First held in 1877, Wimbledon is the oldest tennis tournament in the world, and will returns after a year's absence on Monday 28 June. It's the third Grand Slam tournament of the year and Novak Djokovic has won the first two of them. ‘The Championships’ is the only major tournament still to be held on grass surface. He bids to win another title and go level with Nadal (absent this year) and Federer as winner of most Grand Slam men's singles titles.
There will be a new women's champion this year. Simona Halep is injured so won't be defending the title she won in 2019. Naomi Osaka is out too and world number one Ashleigh Barty is the favourite, though she hasn't got a great record on grass.
Known for its long upheld traditions - including a strict dress code, the standard of ball boys and ball girls, and strawberries and cream - Wimbledon is one of the most prestigious tennis tournaments in the world. The grass courts of Wimbledon can be challenging to play on - with a slippery surface often causing low and speedy ball bounces. Players need to be fast in reaching the ball, with serves and volleys often making the difference in the absence of rallies.
Top seeds in the men's game do tend to go to the latter stages of the championship. It's not the havoc that is seen in the women's draw. Novak Djokovic has only once in the last 11 years failed to get to at least the last eight. Other top seeded players in this year's championship haven't got such a great record. Daniil Medvedev is seeded second but has never got past the third round at Wimbledon. He recently won the Mallorca grass court championship so could a better effort at Wimbledon be just around the corner?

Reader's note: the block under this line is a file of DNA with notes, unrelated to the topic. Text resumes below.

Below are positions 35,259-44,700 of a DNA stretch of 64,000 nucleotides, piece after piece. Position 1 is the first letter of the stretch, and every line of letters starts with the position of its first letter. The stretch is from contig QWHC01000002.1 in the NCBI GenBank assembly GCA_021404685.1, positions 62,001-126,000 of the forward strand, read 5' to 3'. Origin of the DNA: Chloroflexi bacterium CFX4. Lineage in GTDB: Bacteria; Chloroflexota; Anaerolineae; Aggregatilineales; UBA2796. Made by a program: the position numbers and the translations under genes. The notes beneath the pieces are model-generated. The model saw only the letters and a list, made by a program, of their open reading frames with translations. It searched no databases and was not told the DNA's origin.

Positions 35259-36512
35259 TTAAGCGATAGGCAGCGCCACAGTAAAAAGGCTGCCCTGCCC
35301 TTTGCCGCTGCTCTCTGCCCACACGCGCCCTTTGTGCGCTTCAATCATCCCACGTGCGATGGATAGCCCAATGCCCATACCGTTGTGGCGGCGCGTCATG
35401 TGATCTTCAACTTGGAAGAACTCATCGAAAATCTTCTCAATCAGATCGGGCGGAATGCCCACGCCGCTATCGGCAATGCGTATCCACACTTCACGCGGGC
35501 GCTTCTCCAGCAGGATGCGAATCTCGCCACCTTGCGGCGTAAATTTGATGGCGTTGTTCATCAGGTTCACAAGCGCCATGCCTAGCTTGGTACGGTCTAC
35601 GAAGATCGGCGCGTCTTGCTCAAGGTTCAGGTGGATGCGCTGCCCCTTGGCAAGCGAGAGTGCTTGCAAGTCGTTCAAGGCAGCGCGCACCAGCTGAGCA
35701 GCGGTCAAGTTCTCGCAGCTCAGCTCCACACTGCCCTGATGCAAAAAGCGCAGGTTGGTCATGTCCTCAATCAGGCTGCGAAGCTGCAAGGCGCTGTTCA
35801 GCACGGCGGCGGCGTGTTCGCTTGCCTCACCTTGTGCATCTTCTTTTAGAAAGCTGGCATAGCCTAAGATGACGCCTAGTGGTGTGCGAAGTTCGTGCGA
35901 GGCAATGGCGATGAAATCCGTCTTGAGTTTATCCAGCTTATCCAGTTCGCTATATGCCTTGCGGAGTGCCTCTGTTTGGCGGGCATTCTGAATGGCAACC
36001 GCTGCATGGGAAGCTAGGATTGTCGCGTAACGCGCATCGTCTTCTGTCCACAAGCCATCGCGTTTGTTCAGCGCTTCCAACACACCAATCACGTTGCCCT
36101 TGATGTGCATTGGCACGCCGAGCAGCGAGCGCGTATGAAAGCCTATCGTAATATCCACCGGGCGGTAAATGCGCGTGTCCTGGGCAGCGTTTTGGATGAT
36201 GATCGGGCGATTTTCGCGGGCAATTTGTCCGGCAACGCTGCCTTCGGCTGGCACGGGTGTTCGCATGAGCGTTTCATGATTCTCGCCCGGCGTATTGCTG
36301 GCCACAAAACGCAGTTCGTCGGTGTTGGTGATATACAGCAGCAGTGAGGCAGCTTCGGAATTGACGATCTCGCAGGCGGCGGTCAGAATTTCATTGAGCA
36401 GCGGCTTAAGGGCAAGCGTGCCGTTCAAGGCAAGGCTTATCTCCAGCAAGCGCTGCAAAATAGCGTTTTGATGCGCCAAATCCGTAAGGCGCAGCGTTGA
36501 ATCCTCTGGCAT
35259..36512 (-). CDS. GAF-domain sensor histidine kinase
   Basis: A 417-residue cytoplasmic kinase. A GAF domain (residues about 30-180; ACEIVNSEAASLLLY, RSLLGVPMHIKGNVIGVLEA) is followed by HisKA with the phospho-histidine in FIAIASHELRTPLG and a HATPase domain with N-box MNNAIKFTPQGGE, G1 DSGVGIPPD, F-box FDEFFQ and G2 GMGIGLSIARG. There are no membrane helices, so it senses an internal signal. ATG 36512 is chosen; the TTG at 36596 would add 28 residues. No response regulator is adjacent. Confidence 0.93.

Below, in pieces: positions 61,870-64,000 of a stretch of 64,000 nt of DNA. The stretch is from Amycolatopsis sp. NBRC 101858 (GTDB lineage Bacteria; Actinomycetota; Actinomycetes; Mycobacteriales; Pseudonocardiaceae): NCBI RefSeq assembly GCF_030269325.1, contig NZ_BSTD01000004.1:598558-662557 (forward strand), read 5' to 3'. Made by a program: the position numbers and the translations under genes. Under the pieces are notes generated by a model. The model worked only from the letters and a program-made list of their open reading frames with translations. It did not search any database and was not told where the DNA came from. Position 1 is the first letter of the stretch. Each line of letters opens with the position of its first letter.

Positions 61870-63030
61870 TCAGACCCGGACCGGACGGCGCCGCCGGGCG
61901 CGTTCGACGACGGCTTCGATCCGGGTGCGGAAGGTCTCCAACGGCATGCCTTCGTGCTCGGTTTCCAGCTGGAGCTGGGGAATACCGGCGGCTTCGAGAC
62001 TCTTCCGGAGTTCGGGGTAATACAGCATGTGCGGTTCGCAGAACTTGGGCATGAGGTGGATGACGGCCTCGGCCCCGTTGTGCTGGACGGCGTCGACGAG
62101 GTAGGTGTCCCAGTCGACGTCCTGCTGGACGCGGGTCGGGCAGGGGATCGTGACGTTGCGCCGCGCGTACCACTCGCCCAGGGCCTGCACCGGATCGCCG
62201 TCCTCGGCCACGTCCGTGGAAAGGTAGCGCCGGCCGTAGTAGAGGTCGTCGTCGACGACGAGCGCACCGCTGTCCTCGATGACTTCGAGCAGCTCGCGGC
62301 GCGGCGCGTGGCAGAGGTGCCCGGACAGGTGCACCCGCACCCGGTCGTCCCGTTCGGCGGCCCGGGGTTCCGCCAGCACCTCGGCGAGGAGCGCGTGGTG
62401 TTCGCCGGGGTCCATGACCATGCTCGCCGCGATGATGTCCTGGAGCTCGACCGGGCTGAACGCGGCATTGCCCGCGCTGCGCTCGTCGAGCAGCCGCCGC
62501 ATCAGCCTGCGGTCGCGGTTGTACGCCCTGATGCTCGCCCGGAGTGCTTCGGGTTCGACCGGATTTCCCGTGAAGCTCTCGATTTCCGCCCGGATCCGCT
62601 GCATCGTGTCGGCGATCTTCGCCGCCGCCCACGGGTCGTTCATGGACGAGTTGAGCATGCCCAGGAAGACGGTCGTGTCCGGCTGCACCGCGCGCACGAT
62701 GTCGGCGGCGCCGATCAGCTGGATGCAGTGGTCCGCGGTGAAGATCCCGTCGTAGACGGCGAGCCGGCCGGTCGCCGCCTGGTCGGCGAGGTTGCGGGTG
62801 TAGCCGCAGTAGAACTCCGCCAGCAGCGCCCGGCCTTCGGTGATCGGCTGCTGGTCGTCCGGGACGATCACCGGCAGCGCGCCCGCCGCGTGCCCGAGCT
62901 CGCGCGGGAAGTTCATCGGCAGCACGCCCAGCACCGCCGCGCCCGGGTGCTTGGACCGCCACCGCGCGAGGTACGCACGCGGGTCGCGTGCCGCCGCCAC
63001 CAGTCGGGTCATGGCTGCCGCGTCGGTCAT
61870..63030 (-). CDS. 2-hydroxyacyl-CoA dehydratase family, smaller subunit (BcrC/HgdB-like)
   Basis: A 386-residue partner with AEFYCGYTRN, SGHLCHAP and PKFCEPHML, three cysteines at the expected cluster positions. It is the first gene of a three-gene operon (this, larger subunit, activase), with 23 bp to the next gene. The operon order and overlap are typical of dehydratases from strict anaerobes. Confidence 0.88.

Stefanos Tsitsipas has had a great 2021 but he's never made it to the last eight at Wimbledon and twice lost in round one. Alexander Zverev hasn't got past the fourth round either and Andrey Rublev's best is a third round. Roberto Bautista Agut is a possible contender, he got to the semi-final two years ago. Then there's Matteo Berrettini, winner of the cinch Championship recently. He could do well. Last but never least is Roger Federer. Could he win the title at the age of 39? He hasn't won this title since 2017 but in his last 17 Wimbledon appearances has only failed to make the last eight once. He hasn't played a great deal this year but this is the tournament on which he has 100% focus.
There aren't many surprise winners of the Men's singles at Wimbledon. One outsider who could do well this year is Alex de Minaur who won the Eastbourne title this month and also did well in Stuttgart and London. Marin Cilic won the title in Stuttgart and is always capable of producing a shock. The same goes for Felix Auger-Aliassime and the British pair of Daniel Evans and Cameron Norrie. Andy Murray is back but lacks time on court and a series of five-set matches may be beyond him.